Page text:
“The SDGs are ambitious and carry a clear message for the private sector, which is the global sustainability agenda. Companies are willing to do more and the SDGs help companies to set goals connected to something higher, and align them globally. It’s a more efficient process for all,” explains Ana Carolina Szklo, Institutional Development Director at CEBDS. She cites a study showing that, globally, the union between private sector and other fields, such as agriculture, manufacturing and energy can represent the fulfillment of 75% of the goals laid down in the Paris agreement.
In practical terms, one of the key tools for companies to act is the SDG Compass, a guide for the SDGs implementation in business strategy, developed by the UN’s Global Compact, GRI (Global Reporting Initiative) and WBCSD (World Business Council for Sustainable Development).
The document states that, according to the business sector, the greatest SDG-related challenges are establishing partnerships, settling indicators and settling their own goals. The most relevant approaches for companies at this moment are related to the SDG numbers 8 (decent work and economic growth), 12 (responsible consumption and production) and 13 (climate action).
And, although most of them (52%) already mentioned the subject in their public and official positioning, only 5% see the SDGs as a business opportunity.
Challenges and opportunities regarding the SDGs resolution
There are colossal problems to be fixed on the planet. Global warming is a reality and by not complying with the goals established in the Paris Agreement (2015) drastic and tragic transformations may occur on the planet. From a human perspective, to date, 1.2 billion people have no safe housing, and figures may climb to 3 billion by 2030, according to the UN. A study published in the magazine Nature points out that by 2030, in an optimistic scenario, only in Sub-Saharan Africa, more than 300 million people will be living in extreme poverty.
Fighting for these causes is not only a government and business moral and ethical need, but also a great economic growth opportunity. According to the 2018 Gold Standard report, if the SDGs are fully met on schedule, 380 million new jobs will be created and at least US$ 12 trillion may be raised through new businesses.
The same report brings a significant piece of data: research with more than 30 thousand consumers across 60 countries says that 66% of them would pay more for sustainable products and that they are aware of factors such as respect for human rights, as well as sustainable and organic-derived packaging. This is consonant with a survey carried out by 12 large companies, such as Siemens, Toshiba and Philips, who stated that sustainable products sell six times more than the average of overall sales, and also with an Unilever statement that its sustainable brands climbed 30% in comparison to its other businesses.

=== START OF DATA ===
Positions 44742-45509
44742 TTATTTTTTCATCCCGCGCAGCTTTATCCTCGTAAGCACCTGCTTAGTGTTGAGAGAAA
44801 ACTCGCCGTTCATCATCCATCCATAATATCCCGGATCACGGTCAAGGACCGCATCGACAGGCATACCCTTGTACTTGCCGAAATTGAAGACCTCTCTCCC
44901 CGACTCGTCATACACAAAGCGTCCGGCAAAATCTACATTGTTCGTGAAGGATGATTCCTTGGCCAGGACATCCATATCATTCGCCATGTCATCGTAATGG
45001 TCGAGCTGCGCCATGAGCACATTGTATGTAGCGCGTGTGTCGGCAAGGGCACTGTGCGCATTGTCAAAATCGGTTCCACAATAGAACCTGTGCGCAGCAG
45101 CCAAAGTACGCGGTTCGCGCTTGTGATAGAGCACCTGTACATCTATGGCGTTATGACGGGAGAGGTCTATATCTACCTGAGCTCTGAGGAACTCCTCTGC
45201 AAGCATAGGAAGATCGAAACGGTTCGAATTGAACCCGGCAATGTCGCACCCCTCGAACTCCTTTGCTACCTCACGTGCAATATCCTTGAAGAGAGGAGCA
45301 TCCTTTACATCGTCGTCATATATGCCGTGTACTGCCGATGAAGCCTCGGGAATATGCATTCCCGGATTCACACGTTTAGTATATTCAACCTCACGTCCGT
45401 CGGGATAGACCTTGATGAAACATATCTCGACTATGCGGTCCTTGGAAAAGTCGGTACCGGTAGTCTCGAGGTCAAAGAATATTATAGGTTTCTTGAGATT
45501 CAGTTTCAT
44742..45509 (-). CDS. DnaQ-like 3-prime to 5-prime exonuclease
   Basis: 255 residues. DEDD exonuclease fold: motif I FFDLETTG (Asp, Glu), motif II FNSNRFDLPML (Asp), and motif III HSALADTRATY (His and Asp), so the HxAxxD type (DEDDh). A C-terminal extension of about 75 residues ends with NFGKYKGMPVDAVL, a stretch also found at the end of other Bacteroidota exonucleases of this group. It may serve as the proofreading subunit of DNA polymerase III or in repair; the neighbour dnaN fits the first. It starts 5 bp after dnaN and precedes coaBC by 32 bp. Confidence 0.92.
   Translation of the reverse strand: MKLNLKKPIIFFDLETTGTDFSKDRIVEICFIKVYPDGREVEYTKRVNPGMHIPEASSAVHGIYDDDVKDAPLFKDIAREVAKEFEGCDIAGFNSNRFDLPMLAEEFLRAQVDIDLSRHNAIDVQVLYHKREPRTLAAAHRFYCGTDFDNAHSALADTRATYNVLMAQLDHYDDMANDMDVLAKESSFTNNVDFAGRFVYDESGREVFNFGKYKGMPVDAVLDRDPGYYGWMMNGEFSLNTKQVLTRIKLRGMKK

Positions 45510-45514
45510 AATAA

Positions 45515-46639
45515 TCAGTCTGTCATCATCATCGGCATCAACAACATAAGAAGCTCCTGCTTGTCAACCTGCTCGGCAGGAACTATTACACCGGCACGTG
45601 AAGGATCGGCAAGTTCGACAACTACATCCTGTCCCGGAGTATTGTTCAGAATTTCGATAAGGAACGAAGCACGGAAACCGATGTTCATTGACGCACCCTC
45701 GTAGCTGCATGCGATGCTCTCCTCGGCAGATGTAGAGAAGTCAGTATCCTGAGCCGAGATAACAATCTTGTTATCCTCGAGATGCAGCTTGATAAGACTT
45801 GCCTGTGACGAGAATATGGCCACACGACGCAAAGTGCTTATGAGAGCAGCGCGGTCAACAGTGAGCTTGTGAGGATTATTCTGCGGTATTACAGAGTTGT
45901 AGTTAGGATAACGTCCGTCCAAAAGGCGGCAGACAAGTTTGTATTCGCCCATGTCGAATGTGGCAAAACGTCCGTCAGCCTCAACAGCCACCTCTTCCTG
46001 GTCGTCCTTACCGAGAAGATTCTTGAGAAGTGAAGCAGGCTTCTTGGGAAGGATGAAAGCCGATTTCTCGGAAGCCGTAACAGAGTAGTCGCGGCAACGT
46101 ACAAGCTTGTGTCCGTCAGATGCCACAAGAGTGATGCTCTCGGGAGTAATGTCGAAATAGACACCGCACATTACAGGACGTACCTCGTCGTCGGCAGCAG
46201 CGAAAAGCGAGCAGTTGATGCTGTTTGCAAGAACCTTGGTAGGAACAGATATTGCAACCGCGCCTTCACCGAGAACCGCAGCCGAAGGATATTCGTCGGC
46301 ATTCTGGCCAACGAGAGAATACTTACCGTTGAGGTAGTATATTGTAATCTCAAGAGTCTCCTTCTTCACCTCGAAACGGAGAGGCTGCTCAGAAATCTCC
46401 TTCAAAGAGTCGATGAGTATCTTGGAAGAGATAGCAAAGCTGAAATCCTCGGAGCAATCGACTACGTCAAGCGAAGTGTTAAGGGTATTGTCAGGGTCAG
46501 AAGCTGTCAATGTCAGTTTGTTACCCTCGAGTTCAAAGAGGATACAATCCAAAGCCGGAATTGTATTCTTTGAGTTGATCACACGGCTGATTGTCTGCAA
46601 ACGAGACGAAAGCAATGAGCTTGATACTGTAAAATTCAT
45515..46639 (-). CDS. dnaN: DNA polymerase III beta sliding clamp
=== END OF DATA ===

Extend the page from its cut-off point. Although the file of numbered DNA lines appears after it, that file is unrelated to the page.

Finally, a document discloses a study showing that companies actively working to reduce impacts on climate changes – such as Google and Apple, who use 100% renewable energy – have a return on investment (ROI) 18% higher than other companies.
What has been done globally so far?
Europe – specifically, its Nordic countries – has taken the lead on the SDG 17 fulfillment. According to a global report by the World Economic Forum, only six countries went past the index 80-point mark (0-100 scale), meaning that they meet 80% of their best possible outcome. They are, respectively: Sweden (84.5), Denmark, Norway, Finland, Switzerland and Germany.
“The idea is not to compare countries with vastly different development status, but to allow countries to benchmark themselves using a single holistic measure that encompasses all SDGs and treats each goal equally,” states the report.
In fact, much is to be learned from the list top 3. Sweden is the main recycling reference in the world, where 99% of waste is reused, recycled or transformed into energy. Denmark strongly combats food waste and Norway, in addition to boasting the planet’s highest HDI, invests heavily in renewable energy – by 2020, it will have the largest wind farm in Europe.
Brazil ranks 52nd, with a score of 64.4. According to the study, indices that pull the score down are related to corruption and safety – in the “safe walking at night” ranking, the county appears among the 10 worst scorers, with 39.5 points. Conversely, performance for poverty eradication and energy matrix based on clean and renewable sources are well ahead.
In the SDG Brazilian Report, the Federal Government has unveiled the country’s strategy, its focus being goals 1, 2, 3, 5, 9, 14 and 17, specially combating poverty. “The Brazilian challenge in narrowing our history of inequalities fully communicates with the 2030 Agenda action strategy,” stated the report. Ana Carolina Szklo emphasizes the Brazilian government efforts during the SDG proposal draft, which proposes a consistent model of partnership between State, private sector and individuals.